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Limpopo pupils may finally feel the grain and smell the scent of fresh textbooks between their Grade 10 hands.
In a statement yesterday, the Department of Basic Education (DBE) confirmed that 99 percent of Grade 10 pupils had received their books. But social justice group Section 27 are sceptical of the claims.
“We have not had time to study this report in detail. However, we fear that some of these reports may not be accurate,” said Section 27 spokesman Mark Heywood.
“For example, on June 26 we spoke to one school, which is recorded by the DBE as having received 99.7 percent of its textbooks. The principal confirmed that no books have been delivered.”
The ongoing textbook saga ultimately saw Section 27 and two other applicants, represented by the Centre for Applied Legal Studies, launch an urgent application against the Limpopo Department of Education over its failure to procure and deliver textbooks for pupils throughout Limpopo.
On May 17, Judge Jody Kollapen held that the failure by the DBE and the Limpopo Department of Education to provide textbooks to pupils throughout the province was a violation of the right to a basic education, dignity and equality.
He ordered the DBE to deliver textbooks to all schools in Limpopo by no later than June 15 and that a “catch-up plan” must be formulated.
Yet the entire ordeal has been epitomised by missed deadlines. By June 20, no textbooks had been delivered.
“This has been a sad saga with an unknown cost to learners,” said Heywood.
He said they believe there is serious corruption regarding books.
“We are authoritatively told that the DBE budgets and spends R4.7 billion for books annually, but that publishers’ revenue is less than R2 billion.”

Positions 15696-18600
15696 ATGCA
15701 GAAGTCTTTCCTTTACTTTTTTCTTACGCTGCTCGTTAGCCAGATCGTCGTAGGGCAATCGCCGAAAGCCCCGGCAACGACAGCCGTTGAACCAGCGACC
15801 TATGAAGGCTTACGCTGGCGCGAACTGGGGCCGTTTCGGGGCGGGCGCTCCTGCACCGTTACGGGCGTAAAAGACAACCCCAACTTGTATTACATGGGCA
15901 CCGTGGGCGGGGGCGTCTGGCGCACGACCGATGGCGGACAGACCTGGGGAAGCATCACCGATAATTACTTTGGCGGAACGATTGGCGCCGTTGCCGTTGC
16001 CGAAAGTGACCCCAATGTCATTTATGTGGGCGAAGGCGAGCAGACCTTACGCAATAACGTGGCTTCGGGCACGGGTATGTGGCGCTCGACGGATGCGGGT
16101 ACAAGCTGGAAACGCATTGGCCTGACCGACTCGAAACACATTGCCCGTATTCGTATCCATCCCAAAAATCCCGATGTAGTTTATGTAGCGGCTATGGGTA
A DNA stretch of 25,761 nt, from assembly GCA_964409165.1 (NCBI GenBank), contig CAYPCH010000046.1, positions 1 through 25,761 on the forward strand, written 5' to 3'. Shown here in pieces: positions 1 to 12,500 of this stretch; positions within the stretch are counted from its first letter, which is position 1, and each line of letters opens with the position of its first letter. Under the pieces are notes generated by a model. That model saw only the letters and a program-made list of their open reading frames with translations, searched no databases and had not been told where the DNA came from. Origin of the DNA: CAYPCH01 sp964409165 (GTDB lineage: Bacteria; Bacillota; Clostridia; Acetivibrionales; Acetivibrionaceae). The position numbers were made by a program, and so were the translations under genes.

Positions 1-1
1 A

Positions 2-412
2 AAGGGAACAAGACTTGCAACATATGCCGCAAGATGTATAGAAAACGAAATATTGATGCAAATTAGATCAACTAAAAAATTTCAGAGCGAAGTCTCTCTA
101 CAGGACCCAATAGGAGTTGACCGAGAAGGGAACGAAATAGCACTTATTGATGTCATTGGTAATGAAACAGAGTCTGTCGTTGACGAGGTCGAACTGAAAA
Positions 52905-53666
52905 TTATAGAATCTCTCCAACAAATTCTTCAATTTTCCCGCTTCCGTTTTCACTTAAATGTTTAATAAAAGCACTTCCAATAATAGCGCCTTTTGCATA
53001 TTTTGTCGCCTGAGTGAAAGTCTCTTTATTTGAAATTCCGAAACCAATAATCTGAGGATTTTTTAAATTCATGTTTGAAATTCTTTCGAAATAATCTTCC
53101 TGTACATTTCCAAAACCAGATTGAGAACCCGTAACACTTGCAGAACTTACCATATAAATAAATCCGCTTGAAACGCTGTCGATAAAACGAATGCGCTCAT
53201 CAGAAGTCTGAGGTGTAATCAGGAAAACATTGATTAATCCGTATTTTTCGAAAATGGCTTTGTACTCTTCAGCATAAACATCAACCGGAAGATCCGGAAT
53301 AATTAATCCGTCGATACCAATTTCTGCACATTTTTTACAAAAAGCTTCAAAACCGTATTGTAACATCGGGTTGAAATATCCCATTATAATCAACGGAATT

DBE spokesman Panyaza Lesufi acknowledged that even they doubted the accuracy of the 99 percent reports.
“We are concerned about reports that books may not have reached all schools and want to encourage everyone with information in this regard to report shortages of textbooks so that this can be investigated and corrected where necessary,” he said.
Lesufi added that “an independent verification of the progress reports relating to delivery of textbooks to schools is essential, both in assessing the state of delivery of the current textbooks, and in ensuring that the crisis is averted in years to come”.
Sapa reports that the DBE said it had started putting a catch-up plan in place, which included extra tuition for children and “content knowledge support” for teachers.
It had also approached the Nelson Mandela Foundation to convene an education summit between Basic Education Minister Angie Motshekga, NGOs and education sector-based organisations to go through issues related to quality education.
The department’s director-general, Bobby Soobrayan, said he was disappointed to learn that some principals had refused to go and receive the textbook consignments at their schools this week.
“Some of the principals went to the extent of switching off their cellphones, others were very rude to the distributors, and some principals… did not want to be disturbed as they were on holiday.”
Soobrayan thanked those who co-operated.
“We cannot allow an independent person’s lack of consideration to affect our learners,” he added.
A circular was issued to principals to notify pupils to collect their textbooks, but it was not known if they were told.
Soobrayan said the textbook saga was “highly regrettable”.